Earlier this year, I read Kate Quinn’s The Rose Code. It remains one of my favorite books of 2021. I finally decided to pick up another one of Quinn’s books – The Alice Network. I hope to slowly make my way through her backlist. I love that Quinn writes historical fiction based upon real women overlooked by history.
Two women—a female spy recruited to the real-life Alice Network in France during World War I and an unconventional American socialite searching for her cousin in 1947—are brought together in a mesmerizing story of courage and redemption.
1947. In the chaotic aftermath of World War II, American college girl Charlie St. Clair is pregnant, unmarried, and on the verge of being thrown out of her very proper family. She’s also nursing a desperate hope that her beloved cousin Rose, who disappeared in Nazi-occupied France during the war, might still be alive. So when Charlie’s parents banish her to Europe to have her “little problem” taken care of, Charlie breaks free and heads to London, determined to find out what happened to the cousin she loves like a sister.
1915. A year into the Great War, Eve Gardiner burns to join the fight against the Germans and unexpectedly gets her chance when she’s recruited to work as a spy. Sent into enemy-occupied France, she’s trained by the mesmerizing Lili, the “Queen of Spies”, who manages a vast network of secret agents right under the enemy’s nose.
Thirty years later, haunted by the betrayal that ultimately tore apart the Alice Network, Eve spends her days drunk and secluded in her crumbling London house. Until a young American barges in uttering a name Eve hasn’t heard in decades, and launches them both on a mission to find the truth…no matter where it leads.
The Alice Network is a historical fiction novel told through two female protagonists in alternating timelines – 1915 and 1947. The story centers around a WWI spy network in France and the aftermath of WWII.
I enjoy that Kate Quinn writes historical fiction that is laced with mystery and suspense and also based upon real life women, typically overlooked in history. The Alice Network was no exception. Both storylines incorporated true-to-history events or people of which I was previously unaware.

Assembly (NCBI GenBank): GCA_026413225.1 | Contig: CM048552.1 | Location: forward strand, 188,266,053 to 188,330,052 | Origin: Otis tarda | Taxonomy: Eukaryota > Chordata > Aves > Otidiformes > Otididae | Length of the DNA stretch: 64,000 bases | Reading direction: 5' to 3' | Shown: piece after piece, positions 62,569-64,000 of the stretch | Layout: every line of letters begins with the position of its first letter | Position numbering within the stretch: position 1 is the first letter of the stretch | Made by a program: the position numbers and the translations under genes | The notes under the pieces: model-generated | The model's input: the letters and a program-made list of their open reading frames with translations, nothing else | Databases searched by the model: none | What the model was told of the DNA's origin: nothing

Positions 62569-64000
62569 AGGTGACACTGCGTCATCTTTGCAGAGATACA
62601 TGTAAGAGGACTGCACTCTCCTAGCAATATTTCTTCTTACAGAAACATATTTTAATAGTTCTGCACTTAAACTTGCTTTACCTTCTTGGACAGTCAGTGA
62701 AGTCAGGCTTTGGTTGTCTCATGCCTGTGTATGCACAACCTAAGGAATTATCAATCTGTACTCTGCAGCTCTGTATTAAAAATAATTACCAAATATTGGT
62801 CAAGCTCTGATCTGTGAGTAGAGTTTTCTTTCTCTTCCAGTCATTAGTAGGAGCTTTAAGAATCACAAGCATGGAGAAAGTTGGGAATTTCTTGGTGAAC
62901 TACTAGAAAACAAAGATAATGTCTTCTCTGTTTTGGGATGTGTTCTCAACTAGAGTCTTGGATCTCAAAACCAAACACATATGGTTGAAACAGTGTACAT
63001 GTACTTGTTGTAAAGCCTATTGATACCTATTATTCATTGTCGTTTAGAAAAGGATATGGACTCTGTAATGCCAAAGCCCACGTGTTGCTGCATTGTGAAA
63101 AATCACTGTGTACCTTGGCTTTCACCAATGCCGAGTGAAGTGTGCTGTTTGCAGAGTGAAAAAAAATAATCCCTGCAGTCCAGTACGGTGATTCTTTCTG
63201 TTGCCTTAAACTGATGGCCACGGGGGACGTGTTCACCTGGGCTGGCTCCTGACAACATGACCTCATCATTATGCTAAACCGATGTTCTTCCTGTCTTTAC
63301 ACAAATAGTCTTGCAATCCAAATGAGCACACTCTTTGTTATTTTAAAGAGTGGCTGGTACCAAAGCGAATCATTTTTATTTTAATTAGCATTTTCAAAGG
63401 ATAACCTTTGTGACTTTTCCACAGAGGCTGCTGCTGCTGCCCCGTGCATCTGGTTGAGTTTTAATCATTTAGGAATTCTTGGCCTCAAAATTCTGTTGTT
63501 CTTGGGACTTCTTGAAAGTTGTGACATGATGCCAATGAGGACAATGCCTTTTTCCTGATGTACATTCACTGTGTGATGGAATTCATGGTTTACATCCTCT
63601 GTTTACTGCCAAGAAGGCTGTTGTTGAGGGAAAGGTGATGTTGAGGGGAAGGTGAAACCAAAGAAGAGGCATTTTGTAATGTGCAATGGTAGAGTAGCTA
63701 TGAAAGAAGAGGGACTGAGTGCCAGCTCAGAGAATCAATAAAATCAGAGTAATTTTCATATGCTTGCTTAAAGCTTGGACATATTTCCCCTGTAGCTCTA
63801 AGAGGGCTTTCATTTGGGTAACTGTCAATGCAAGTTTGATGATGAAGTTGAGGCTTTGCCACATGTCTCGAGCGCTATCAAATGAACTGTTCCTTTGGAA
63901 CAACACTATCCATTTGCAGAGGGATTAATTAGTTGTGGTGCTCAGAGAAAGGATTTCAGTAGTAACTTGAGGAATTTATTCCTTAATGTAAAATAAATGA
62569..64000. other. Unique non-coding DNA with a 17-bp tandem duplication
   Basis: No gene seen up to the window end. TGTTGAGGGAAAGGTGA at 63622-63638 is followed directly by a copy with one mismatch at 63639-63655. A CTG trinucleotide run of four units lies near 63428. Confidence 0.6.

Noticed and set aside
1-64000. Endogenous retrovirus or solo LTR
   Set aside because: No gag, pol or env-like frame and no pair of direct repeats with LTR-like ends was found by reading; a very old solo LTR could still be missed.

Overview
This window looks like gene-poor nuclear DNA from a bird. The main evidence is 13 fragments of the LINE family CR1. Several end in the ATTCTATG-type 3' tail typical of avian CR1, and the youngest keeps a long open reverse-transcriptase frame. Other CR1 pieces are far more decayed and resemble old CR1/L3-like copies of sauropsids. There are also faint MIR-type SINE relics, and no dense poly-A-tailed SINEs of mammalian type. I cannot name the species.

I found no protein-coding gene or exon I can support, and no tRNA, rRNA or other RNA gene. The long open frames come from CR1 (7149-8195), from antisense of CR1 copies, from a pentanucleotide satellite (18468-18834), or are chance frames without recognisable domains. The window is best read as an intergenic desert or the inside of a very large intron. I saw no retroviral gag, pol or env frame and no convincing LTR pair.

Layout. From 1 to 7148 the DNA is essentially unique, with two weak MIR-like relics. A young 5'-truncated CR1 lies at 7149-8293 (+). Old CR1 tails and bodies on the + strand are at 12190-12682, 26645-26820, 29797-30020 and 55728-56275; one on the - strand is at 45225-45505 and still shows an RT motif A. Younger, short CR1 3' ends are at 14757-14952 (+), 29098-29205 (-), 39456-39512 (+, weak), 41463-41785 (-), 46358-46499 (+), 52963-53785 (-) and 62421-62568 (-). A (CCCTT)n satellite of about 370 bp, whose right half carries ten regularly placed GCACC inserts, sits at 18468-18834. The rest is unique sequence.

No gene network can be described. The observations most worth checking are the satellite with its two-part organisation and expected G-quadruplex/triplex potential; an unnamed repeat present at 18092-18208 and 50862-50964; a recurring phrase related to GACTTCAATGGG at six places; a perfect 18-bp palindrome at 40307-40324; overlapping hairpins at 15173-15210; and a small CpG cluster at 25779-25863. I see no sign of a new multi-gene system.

I know a lot of people are tired of reading WWI and particularly WWII historical fiction. I found The Alice Network to be unique enough from other stories in the same period not to grow weary during reading. In addition, I enjoyed the characters throughout the book and thought they were well-developed and compelling. I was invested in all of their lives and their endings.
For me, The Alice Network did not 100 percent work. There was some magic missing. I chalk a lot of this up to having two somewhat disparate narratives. One storyline was definitely stronger and more interesting for the majority of the book. The other storyline felt somewhat weak in comparison. This contributed to the book feeling slow at times and a bit too long. Eventually the second narrative picked up in place and compellingness, but it failed to stand as an equal to the other narrative.
Overall, I enjoyed The Alice Network but was slightly disappointed. I expected this book to be as amazing as Kate Quinn’s latest, The Rose Code, and found it did not live up to this expectation. Regardless, The Alice Network is still a solid historical fiction read that I recommend.
The Alice Network
June 21, 2017